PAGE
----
T cell mediated histological damage and development of apoptotic bodies was partially reduced in the absence of perforin but not in the absence of Fas or tumour necrosis factor α (TNF-α) receptors. The score for small intestinal tissue damage (A), number of apoptotic bodies per five villus crypt units (B), and villus:crypt ratio (C) in mice 24 hours after treatment with anti-CD3 antibody are shown. No significant differences between tissue damage in anti-CD3 treated mice of the background strain and immunodeficient mice (MPJ for Fas deficient MRL lpr mice, C57Bl6 for all other mice) was detectable. Tissue damage was significantly reduced in anti-CD3 treated perforin deficient mice. *p<0.05 compared with C57Bl6 control mice treated with anti-CD3 antibody (1); NS, no significant difference compared with control C57Bl6 mice treated with anti-CD3 antibody (1) or control MPJ mice treated with anti-CD3 antibody (2) (numbers indicate the number of animals treated).

In contrast, the absence of perforin significantly reduced the severity of anti-CD3 induced enteropathy (fig 8). This was characterised by a significant reduction in the number of apoptotic bodies present in the epithelium 24 hours after anti-CD3 treatment although some villus architectural damage remained. Thus T cell induced tissue damage is partially mediated by perforin, while FasL and TNF-α pathways are not individually required.

Effect of combined deficiencies of TNF-α×Fas or perforin×FasL mediated pathways

In mice lacking Fas and both TNF receptors (TNF-R1×R2 lpr/lpr), mean tissue damage induced by T cell activation was not significantly reduced (fig 9). However, the number of apoptotic bodies was significantly reduced in these mice. Interestingly, in these double knockout mice, the reduction in villus:crypt ratio was not significantly different from that seen in wild-type mice treated with anti-CD3. Thus TNF-α and Fas are involved in the mediation of epithelial cell apoptosis but their combined presence is not required for alteration in mucosal architecture.

Figure 9

Tumour necrosis factor α (TNF-α), Fas ligand (FasL), and perforin contribute to tissue damage. Tissue damage in anti-CD3 treated mice lacking Fas and both TNF-α receptors (TNF-R1×R2 lpr/lpr) was not statistically diminished (p=0.098). However, the number of apoptotic bodies was significantly reduced (p=0.012). Small intestinal damage was dramatically diminished in mice lacking both perforin and FasL (perforin−/−gld mice, p=0.001). No further increase in damage was seen at 48 hours post injection. FasL deficient mice remained susceptible to tissue damage (perforin+/−gld strain). The score for small intestinal tissue damage (A), number of apoptotic bodies per five villus crypt units (B), and villus:crypt ratio (C) in mice 24 hours after treatment with anti-CD3 antibody are shown. All mice to the right of the break in the X axis were treated with anti-CD3. *1, 2, 3, 4), p<0.05 compared with groups labelled with corresponding numbers; NS no significant difference compared with control C57Bl6 mice treated with anti-CD3 antibody (1) or control C57BL6 mice treated with HIgG antibody (2) (numbers indicate the number of animals treated).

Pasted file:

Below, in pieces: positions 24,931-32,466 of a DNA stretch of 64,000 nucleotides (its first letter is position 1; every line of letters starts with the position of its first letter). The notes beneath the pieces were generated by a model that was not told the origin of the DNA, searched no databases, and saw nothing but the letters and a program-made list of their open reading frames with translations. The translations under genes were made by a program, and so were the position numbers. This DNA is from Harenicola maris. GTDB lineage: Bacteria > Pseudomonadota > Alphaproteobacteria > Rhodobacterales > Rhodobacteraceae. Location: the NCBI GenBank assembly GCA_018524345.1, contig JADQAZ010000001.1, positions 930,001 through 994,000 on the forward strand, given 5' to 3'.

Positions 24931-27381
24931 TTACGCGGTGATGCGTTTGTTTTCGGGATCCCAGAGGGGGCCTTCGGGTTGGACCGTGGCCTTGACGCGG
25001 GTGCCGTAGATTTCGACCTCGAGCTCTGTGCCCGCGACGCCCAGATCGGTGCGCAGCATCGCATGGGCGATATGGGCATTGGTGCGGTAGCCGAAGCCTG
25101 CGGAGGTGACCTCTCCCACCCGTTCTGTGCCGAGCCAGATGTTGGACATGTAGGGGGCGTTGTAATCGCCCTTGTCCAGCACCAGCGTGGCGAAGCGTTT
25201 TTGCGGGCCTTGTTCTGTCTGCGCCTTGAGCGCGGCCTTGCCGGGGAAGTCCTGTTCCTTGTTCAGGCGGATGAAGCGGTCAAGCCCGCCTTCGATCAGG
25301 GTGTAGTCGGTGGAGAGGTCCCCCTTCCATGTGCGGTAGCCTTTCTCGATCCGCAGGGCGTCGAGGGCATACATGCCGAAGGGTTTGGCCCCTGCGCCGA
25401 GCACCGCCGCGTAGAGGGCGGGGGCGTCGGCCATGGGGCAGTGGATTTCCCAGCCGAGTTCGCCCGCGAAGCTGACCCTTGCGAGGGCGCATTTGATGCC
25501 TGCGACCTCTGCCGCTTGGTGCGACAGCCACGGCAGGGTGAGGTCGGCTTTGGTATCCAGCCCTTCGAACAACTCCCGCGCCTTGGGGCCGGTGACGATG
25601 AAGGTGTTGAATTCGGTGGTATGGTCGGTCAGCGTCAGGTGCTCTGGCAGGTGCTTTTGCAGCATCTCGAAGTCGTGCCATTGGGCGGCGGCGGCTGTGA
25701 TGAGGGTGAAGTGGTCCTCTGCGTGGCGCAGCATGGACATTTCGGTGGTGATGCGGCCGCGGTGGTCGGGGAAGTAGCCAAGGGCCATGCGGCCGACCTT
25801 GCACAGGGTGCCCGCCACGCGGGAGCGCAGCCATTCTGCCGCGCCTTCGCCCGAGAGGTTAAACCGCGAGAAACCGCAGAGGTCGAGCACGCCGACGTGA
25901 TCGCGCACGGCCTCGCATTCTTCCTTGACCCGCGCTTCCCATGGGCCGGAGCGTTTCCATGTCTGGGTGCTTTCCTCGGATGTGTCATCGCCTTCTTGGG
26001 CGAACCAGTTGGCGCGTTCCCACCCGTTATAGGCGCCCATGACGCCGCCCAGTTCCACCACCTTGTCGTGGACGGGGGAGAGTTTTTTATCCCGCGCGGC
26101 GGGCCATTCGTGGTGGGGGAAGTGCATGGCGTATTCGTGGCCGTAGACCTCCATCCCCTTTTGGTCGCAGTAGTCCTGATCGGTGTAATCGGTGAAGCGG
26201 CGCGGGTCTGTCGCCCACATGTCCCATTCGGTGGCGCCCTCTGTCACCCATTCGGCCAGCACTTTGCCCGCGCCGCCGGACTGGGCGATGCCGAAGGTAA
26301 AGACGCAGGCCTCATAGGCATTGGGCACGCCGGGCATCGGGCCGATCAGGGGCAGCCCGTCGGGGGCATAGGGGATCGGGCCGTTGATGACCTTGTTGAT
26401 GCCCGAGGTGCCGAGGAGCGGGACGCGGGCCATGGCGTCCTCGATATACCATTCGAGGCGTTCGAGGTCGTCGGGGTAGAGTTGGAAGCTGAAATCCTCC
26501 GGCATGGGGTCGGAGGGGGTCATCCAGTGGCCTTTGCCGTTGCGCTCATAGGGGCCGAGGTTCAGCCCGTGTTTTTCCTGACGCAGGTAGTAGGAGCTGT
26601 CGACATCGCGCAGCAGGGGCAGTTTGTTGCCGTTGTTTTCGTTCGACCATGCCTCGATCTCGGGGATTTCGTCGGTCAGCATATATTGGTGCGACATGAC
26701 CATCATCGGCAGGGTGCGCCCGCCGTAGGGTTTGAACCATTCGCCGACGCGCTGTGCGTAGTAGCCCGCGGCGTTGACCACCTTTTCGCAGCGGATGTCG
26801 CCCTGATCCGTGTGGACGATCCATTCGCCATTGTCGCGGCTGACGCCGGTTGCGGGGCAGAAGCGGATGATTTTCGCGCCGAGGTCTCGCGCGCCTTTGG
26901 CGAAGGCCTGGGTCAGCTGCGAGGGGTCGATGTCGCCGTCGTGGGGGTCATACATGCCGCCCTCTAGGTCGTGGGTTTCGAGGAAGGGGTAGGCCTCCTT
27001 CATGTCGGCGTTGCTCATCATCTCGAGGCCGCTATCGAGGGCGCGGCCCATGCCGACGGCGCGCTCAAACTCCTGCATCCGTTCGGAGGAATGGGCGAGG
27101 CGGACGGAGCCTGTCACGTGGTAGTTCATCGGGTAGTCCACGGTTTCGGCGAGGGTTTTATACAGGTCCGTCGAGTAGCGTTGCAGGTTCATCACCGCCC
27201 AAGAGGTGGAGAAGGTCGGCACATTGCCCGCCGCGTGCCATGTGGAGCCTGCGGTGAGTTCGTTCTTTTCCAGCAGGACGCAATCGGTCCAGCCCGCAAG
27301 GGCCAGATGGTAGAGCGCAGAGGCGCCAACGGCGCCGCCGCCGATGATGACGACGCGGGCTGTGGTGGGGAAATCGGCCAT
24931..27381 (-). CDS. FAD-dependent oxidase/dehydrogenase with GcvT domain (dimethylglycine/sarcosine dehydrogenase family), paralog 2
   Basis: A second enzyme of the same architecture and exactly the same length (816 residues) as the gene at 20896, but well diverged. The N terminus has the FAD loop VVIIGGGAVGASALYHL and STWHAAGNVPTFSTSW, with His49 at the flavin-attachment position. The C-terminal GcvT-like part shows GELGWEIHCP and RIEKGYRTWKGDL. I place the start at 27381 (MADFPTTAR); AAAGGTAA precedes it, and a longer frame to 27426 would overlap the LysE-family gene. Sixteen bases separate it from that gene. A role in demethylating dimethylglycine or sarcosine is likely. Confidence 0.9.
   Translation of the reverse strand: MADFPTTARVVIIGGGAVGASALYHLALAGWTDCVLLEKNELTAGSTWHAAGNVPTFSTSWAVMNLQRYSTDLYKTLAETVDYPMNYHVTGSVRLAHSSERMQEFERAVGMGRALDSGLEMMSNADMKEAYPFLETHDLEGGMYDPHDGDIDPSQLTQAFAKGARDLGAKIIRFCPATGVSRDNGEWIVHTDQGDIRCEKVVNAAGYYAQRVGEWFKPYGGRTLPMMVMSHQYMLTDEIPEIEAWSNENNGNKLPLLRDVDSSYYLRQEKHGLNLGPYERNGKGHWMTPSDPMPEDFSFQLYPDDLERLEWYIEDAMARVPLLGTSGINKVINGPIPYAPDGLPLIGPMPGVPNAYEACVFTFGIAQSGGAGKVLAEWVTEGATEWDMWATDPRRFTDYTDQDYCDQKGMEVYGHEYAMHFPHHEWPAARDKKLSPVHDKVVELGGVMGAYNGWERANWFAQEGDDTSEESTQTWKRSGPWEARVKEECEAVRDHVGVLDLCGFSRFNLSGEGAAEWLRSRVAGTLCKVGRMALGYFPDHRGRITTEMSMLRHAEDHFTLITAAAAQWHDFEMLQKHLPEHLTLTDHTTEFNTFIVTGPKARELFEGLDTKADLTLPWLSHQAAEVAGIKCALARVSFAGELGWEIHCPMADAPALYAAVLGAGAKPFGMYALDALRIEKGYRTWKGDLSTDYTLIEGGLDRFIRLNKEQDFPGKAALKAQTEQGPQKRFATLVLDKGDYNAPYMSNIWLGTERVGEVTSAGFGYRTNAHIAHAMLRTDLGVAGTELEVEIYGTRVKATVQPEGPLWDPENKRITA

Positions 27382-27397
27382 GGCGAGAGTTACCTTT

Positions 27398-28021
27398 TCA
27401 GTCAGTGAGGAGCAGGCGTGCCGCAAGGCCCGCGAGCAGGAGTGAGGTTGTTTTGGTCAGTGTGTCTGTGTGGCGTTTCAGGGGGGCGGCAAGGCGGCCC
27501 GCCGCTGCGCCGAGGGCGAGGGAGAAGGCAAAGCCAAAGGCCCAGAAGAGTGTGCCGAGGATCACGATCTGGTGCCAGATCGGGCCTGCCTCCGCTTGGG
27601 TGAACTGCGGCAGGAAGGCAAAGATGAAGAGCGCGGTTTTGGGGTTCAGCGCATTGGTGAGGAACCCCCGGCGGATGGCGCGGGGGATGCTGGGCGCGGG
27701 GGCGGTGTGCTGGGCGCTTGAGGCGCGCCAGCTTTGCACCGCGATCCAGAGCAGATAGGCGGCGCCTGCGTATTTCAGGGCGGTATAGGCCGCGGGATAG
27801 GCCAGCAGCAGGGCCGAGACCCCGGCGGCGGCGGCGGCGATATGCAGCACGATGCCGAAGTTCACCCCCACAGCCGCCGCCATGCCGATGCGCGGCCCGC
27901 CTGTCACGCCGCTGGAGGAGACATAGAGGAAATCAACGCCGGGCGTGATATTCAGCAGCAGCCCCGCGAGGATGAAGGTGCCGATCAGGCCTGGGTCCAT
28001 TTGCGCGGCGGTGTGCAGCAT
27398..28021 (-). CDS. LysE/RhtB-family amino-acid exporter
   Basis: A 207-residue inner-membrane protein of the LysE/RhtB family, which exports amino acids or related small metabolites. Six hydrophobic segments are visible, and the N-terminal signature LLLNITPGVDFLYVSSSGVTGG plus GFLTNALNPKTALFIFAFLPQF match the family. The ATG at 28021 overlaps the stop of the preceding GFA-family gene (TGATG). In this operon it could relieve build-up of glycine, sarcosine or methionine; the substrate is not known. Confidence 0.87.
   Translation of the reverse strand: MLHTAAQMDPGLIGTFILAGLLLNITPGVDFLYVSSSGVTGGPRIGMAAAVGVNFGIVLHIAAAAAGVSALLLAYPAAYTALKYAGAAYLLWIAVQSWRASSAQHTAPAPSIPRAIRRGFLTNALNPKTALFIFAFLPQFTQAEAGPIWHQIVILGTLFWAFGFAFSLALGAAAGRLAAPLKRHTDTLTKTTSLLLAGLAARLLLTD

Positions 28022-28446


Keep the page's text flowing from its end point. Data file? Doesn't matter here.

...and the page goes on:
In contrast, the histological damage score in mice deficient in both perforin and FasL (perforin−/−×gld) was significantly reduced relative to the wild-type strain (p=0.001). This damage was also statistically less severe than that seen in TNF-R1×R2 lpr/lpr mice or in perforin knockout mice (fig 9). Both changes in villus:crypt ratio and number of apoptotic bodies were significantly different in the perforin−/−×gld mice compared with control TNF-R1×R2 lpr/lpr mice as well as perforin knockout mice (fig 9). Furthermore, the immune mediated tissue damage in FasL deficient mice heterozygous for perforin deficiency (perforin+/−×gld) was not significantly reduced compared with wild-type mice, supporting the important role of perforin in mediating this damage. In perforin knockout×FasL deficient mice, histological tissue damage remained negligible 48 hours after in vivo T cell stimulation (p=0.032 compared with HIgG treated control mice) showing that the development of mucosal damage in these mice was not delayed. Thus FasL and perforin are the major contributors to the development of tissue damage induced by T cell activation while TNF-α appears to play a less significant role.


Activation of T cells is a pivotal step in the pathogenesis of inflammatory diseases of the bowel, such as coeliac disease, GvH disease, and the idiopathic inflammatory bowel diseases. Activated T cells participate in both regulatory and effector mechanisms involved in the development of an inflammatory response. The effector mechanisms are important for defence against microorganisms but may also cause significant bystander tissue damage. Mucosal flattening and enterocyte apoptosis have been recognised as hallmarks of T cell induced tissue injury in small intestinal inflammatory diseases.

To assess the contribution of T cell cytotoxicity to tissue damage that occurs in inflammatory bowel diseases, we established an in vivo mouse model of T cell mediated intestinal injury induced by direct in vivo activation of T cells via the common signal transduction moiety of the T cell receptor CD3. Administration of the anti-CD3 antibody 145-2C11 in vivo results initially in T cell activation followed by immunosuppression due to T cell depletion and downregulation of the T cell receptor.22,23 Injection of mice with anti-CD3 induced a severe small intestinal enteropathy that was characterised by epithelial crypt cell apoptosis and villus flattening. This supports the notion that villus flattening and enterocyte apoptosis can result from T cell activation.24